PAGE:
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I was lucky enough to attend Opening Day in Tampa Bay this year to watch my client Steve Clevenger crack his fourth Opening Day roster. It should have been a special day, but the events that soon transpired—he got optioned that night—made the day not as special as in years past. I wont get into those events here, though I did publicly discuss the topic at length with Roch Kubatko at MASN. I had previously had a ton of great memories at Tropicana Field. Michael Brantley’s first major-league home run, and the first time I saw Jeremy Jeffress after he signed for the second time with the Brewers—one of the most emotional moments of my career—was there. It was there that I got to see Jeremy Jeffress for the first time after he re-signed with the Brewers, which was one of the more emotional moments of my career. And one of my favorite untold baseball stories happened Opening Day 2014 at Tropicana Field.

The Blue Jays were in town, and at the time Jeffress was a member of the Blue Jays. I got to the park early with my wife, as I do every Opening Day. I was waiting at the will-call area. There is one booth for fans, one booth for the home team, and one for the visiting club. When I got in the correct line I noticed a recently retired Roy Halladay was behind me with his family. Roy had played with my client David Herndon for several seasons. I imagine this was also the very first time Mr. Halladay ever waited in a will-call line himself. The usher had absolutely no clue who it was, nor did anyone besides me, for that matter.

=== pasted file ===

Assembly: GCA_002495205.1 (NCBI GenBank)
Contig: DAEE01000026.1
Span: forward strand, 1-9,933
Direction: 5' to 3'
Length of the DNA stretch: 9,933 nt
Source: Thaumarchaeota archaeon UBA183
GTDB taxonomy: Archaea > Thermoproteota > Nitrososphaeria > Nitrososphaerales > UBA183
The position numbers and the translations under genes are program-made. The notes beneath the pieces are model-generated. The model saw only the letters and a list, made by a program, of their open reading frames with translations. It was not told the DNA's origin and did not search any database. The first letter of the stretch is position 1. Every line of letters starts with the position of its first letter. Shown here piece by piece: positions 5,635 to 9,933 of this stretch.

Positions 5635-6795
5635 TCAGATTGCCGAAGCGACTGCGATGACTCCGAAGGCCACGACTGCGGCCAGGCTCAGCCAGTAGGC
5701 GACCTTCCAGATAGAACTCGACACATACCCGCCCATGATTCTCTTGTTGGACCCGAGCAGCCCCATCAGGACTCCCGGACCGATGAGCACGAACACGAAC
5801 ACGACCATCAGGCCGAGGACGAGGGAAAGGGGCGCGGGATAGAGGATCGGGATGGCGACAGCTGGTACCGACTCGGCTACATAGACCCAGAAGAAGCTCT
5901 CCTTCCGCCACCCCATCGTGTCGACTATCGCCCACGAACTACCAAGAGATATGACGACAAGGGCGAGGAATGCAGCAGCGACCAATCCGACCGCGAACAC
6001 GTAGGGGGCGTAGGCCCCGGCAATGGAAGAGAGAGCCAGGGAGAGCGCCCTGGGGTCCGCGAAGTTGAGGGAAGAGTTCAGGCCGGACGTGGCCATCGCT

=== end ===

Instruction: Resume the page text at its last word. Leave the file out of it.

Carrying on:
When it came time for Mr. Halladay to go to a window the usher asked him, “Home, away or general?" Roy replied, "I'm a player.” The usher then asked Rays or Jays?" to which Roy answered Jays. I couldn’t stop laughing. Eventually, I went over to him and told him how awesome and hilarious that was. Inside the stadium, he blended in just as easily: A throng of fans and autograph collectors waiting for the Blue Jays was there and totally ignored him, and every two or three minutes a new autograph collector with a binder would walk past the entire Halladay family. I kid you not, not one person recognized him, let alone asked for an autograph. Roy seemed quite at peace with this. He was relaxed to the point that he was eating a giant ice cream cone by the seventh.

I remember as a kid being so excited for Opening Day. I was spoiled, being a kid in South Florida in the ‘80s and ‘90s. I was at the very first Heat, Panthers and Marlins games. I got to see Scott Pose get the first Marlins AB and Charlie Hough get their first win. I remember the first Marlins games in 1997 and 2003, both championship seasons, and then the subsequent seasons after two purges—1998 was one of the saddest days I ever had as a fan. I got Devon White’s autograph pre-game and told him that what happened to the Marlins was sad. “Sad indeed,” White responded.

I remember 2004 Opening Day well because it followed that amazing 2003 season, when the Marlins beat the big-money Yankees. It was the last day I felt anything as a fan. I honestly miss that feeling of being on the outside. I joke all the time about what I look for when I watch a baseball game: I see dollar signs on a diamond. Jaded, I know.